86 Million Americans Fear They Will Max Out Credit Cards

A credit cards survey by WalletHub found that 1 in 3 Americans said they are afraid they will max out their credit cards when making large purchases. A large purchase, according to the people polled, is anything worth more than $100.

Maxing out a card, means over-using the credit according to Jill Gonzalez, an analyst at WalletHub, in a CNBC report. She added that consumers are not going to pay a maxed-out card on time, leading to higher interest payments and hurting their credit scores over time.

Most Americans Still in Debt

A Federal Reserve data showed the U.S. exceeded $1 trillion in credit card debt, which is the highest level since the 2007 financial crisis. Meanwhile, a separate report by NerdWallet said the average American household has a $6,929 month-to-month balance and spending $1,140 yearly in interest.

The WalletHub study found that certain groups have more tendency to max out their cards compared to others. Men were 15% more probable than women to have maxed out a card. Likewise, millennials are more likely to max out than older generations, especially baby boomers. Moreover, lower-income cardholders had a chance to max out a card on a pricey item than high-earning spenders.

Meanwhile, credit card interest rates soared too. According to CreditCards.com report, at present, the average interest rate stands at 17.41%, up from 16.15% last year.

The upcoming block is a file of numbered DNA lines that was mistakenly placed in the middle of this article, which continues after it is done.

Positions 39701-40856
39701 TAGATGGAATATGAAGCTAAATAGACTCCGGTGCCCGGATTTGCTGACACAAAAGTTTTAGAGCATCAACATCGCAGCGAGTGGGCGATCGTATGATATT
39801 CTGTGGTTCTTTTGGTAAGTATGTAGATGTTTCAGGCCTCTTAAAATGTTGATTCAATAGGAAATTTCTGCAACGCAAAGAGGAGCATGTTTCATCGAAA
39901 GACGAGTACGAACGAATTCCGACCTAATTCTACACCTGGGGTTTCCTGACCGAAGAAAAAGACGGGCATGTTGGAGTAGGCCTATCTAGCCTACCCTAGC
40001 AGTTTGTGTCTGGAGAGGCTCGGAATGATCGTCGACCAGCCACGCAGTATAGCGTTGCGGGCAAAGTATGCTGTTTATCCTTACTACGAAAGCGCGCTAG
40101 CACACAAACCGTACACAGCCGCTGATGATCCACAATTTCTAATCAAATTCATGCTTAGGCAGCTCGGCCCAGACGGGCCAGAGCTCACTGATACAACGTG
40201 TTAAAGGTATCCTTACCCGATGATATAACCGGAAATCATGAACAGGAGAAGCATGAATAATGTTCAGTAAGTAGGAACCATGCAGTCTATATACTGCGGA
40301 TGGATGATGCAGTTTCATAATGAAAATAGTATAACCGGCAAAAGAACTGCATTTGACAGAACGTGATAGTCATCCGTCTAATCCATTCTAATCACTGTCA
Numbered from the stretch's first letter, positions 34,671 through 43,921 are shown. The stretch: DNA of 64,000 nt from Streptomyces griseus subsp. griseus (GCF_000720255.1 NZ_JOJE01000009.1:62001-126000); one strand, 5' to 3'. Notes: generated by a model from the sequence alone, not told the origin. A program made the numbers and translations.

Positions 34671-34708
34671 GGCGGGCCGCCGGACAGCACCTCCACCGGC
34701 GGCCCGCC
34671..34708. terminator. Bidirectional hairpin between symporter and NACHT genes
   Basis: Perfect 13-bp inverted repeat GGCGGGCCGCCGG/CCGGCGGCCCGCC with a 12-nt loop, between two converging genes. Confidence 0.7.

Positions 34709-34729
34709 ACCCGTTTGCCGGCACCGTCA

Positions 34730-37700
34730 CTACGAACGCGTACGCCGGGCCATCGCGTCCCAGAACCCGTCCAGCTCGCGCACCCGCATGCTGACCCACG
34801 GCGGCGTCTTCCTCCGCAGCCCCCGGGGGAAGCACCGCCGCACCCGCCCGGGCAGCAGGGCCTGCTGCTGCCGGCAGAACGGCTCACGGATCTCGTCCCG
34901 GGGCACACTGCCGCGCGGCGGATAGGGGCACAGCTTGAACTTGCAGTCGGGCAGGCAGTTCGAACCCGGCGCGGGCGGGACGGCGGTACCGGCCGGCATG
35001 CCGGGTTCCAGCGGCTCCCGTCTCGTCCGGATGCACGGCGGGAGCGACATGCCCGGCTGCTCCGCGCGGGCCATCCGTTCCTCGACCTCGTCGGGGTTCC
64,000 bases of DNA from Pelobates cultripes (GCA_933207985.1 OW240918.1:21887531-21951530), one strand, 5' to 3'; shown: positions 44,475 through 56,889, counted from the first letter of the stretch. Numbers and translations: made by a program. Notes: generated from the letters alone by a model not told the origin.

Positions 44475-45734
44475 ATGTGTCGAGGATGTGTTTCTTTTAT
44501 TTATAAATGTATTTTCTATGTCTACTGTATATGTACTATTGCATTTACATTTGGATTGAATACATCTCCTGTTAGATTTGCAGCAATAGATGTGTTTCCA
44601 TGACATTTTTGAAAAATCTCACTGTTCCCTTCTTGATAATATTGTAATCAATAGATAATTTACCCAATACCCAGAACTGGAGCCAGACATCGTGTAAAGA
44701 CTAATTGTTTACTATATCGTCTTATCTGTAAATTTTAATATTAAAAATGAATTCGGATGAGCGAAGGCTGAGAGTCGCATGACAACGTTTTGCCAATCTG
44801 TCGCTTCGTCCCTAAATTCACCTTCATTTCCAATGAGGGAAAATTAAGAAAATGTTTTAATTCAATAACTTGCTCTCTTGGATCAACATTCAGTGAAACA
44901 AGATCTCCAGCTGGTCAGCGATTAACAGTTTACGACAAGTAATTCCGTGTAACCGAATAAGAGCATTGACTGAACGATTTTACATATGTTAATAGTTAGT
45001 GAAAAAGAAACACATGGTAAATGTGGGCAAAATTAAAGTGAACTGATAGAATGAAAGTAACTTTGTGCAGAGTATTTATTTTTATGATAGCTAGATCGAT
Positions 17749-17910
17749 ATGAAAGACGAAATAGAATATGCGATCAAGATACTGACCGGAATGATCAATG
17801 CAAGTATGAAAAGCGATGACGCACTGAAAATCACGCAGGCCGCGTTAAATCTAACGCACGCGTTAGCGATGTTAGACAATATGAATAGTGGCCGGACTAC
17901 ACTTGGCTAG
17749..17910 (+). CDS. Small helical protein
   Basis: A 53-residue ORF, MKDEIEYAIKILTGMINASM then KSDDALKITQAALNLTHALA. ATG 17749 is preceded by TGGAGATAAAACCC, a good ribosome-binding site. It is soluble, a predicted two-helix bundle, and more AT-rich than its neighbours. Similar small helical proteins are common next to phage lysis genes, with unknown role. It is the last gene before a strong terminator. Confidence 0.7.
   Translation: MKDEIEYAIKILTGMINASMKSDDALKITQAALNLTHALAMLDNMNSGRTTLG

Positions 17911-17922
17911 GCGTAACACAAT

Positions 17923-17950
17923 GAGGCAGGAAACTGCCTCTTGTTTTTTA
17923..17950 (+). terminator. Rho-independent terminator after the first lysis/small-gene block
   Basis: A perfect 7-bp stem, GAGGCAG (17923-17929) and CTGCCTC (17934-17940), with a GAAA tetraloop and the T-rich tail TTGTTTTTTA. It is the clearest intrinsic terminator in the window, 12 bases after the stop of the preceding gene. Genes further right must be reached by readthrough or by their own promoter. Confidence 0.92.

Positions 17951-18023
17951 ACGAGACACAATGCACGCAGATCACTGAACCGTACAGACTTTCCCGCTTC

Consequences of Maxing Out Cards

Maxing out credit cards can hurt a holder’s financial standing, according to Kevin Cash, a writer for NerdWallet. It can lead to severe consequences like a drop in credit scores because of a high credit utilization ratio. Credit utilization ratio is defined as the amount of credit used by a cardholder compared to his or her available amount of credit. This ratio can affect severely the “amounts owed,” a category used in determining 30% of a cardholder’s FICO score.

Cash added that maxing out can result in the closure of the account by the issuer on the belief that the cardholder is suffering financial troubles. Once the issuer closes the account, the cardholder may need to pay the balance to reactivate. Moreover, the issuer can also charge a penalty rate that can cost a significant amount of money in interest.